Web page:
The default settings allow inbound connections on all ports from servers launched in the VPC security group and allow outbound connections on all ports to all routes (0.0.0.0/0). Again, this due to our selection of a Public Subnet when setting up the VPC. It is your choice to leave the default Outgoing rules or modify based on your use case.

From the Inbound tab, click Edit to update the following exceptions:

  • TCP port 8000 from your public IP (you can find your IP address by navigating to http://whatismyip.com)

  • UDP port 500 from the IP of your Datacenter-based IPsec Device

  • Custom Protocol Rule for ESP (50) from IP of your Datacenter-based IPsec Device

Optional Inbound Exceptions:

  • UDP port 4500 from the IP of your Datacenter-based IPsec Device (only required if you will use NAT-Traversal encapsulation)

  • TCP port 8000 from the Elastic IP of the Controller in the other VPC deployment (only required for deployments across multiple VPCs or between VPC and EC2)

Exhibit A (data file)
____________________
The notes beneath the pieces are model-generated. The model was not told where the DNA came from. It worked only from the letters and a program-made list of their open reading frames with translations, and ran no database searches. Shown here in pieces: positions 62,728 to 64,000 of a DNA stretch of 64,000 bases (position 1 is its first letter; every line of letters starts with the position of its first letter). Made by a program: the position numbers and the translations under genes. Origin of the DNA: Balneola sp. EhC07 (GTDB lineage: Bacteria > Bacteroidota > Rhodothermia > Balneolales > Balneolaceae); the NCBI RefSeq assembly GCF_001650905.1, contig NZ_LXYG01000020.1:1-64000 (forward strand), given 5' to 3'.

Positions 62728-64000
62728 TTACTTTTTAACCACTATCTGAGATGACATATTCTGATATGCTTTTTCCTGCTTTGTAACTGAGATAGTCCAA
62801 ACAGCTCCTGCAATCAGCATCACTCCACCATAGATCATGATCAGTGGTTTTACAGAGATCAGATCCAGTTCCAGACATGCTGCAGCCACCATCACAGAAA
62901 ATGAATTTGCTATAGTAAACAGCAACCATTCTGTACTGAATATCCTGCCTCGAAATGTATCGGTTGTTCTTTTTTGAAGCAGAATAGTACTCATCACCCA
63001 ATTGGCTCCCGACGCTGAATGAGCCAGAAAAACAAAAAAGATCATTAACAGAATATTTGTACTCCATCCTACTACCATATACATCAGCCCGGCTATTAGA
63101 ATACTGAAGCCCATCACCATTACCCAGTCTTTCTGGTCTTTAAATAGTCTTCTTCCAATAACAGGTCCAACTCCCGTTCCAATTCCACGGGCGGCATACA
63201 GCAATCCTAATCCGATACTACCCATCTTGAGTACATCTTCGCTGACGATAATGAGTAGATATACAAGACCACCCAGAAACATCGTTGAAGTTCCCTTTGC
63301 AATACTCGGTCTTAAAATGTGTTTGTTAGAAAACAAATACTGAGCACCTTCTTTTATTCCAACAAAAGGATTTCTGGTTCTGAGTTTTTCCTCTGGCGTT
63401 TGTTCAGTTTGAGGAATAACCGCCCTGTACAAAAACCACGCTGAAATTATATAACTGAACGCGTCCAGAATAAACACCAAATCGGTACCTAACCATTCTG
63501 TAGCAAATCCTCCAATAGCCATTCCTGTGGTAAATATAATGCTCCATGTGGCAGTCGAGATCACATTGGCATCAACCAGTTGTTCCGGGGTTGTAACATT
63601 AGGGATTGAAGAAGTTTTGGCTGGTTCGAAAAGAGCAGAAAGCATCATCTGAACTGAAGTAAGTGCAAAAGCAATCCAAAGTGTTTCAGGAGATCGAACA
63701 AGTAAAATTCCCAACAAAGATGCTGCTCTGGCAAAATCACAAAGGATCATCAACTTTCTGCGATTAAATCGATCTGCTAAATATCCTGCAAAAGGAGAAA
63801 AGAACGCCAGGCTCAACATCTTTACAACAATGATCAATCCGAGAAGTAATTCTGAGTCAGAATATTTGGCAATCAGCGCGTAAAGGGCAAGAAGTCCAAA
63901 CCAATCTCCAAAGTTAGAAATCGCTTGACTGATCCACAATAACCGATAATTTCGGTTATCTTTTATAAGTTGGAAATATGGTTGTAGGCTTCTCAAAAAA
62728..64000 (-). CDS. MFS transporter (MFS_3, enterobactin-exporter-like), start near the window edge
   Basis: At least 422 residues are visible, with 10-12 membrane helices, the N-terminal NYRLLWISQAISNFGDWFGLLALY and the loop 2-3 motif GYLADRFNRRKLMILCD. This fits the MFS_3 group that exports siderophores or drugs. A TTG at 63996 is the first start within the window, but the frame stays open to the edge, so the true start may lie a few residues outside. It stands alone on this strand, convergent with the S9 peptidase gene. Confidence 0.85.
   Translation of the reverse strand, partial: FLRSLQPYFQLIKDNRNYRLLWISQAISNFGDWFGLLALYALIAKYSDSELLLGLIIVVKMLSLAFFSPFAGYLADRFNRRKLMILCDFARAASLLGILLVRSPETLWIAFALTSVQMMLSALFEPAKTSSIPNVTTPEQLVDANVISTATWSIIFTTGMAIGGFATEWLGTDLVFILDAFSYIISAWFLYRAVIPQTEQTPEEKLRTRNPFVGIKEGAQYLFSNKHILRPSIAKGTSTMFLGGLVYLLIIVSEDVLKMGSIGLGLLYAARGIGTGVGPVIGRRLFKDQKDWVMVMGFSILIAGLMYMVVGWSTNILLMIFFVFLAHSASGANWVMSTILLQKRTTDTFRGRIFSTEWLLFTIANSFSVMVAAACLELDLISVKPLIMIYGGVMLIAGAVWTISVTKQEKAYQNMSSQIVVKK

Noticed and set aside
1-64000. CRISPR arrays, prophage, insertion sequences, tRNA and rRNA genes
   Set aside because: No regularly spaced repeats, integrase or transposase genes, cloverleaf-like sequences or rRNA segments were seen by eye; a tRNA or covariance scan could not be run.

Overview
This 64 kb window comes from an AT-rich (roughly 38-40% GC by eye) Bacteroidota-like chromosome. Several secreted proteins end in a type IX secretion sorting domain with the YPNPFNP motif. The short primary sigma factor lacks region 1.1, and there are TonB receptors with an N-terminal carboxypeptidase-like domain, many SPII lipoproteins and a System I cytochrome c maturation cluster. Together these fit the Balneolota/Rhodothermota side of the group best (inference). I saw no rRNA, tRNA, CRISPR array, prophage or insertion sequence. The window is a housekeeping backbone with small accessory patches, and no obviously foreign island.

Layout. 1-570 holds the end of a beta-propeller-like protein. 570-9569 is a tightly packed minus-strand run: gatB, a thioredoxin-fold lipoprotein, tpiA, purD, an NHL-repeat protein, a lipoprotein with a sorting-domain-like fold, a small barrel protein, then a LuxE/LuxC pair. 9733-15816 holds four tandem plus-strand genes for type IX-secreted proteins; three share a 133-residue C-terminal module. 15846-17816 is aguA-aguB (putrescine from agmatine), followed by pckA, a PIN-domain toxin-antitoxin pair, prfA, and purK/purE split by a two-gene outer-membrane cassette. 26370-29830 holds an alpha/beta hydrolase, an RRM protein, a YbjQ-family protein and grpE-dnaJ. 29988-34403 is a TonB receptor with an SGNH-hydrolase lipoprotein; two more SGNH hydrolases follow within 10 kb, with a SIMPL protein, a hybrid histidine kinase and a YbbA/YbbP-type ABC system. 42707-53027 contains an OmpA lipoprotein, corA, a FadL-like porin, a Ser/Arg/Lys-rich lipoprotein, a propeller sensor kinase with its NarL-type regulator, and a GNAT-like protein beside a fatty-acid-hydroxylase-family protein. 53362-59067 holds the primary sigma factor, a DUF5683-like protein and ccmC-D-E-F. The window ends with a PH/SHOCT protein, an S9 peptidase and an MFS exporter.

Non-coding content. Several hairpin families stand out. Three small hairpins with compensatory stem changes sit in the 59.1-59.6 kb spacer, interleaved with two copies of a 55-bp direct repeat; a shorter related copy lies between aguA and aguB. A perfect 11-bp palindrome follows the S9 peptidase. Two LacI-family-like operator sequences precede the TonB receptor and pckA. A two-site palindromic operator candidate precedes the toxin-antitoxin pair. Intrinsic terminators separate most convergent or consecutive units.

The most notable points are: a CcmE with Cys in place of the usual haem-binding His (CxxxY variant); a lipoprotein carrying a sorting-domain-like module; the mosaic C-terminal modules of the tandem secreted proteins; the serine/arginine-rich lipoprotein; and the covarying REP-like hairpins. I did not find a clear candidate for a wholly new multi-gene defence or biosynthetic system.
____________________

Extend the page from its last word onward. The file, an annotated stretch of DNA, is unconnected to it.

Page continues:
• UDP ports 1195-1197 from the Elastic IP of the Controller in the other VPC deployment or EC2 (only required for deployments across multiple VPCs or between VPC and EC2)

Click Save.

VNS3 Cloud Setup AWS SecGroup Op 1

VPC Security Group Setup Option 2: Multiple Security Groups

An alternative to just using the default security group setup by the VPC wizard is to separate the Controllers from the Client Servers. To do this we recommend creating two groups inside the already created VPC: vns3-mgr and vns3-client. Note: no rules are needed in the vns3-client group by default.

Select the vns3-mgr group to Edit the following inbound exceptions:

  • TCP port 8000 from your public IP
    You can find your IP address by navigating to whatismyip.com
  • TCP port 8000 from the vns3-mgr Security Group ID (for Peering if needed)
  • UDP port 1195-1197 from the vns3-mgr Security Group ID (for Peering if needed)
  • UDP port 500 from the IP of your Datacenter-based IPsec Device
  • Custom Protocol Rule for ESP/Protocol 50 from the IP of your Datacenter-based IPsec Device Optional Inbound Exceptions:
  • UDP port 1194 from the vns3-client Security Group ID if you plan on using the Overlay Network (see page 6).
  • UDP ports 1195-1197 from the Elastic IP of the Controller in the other VPC deployment (required for peering) if you are deploying the Overlay Network across multiple VPCs.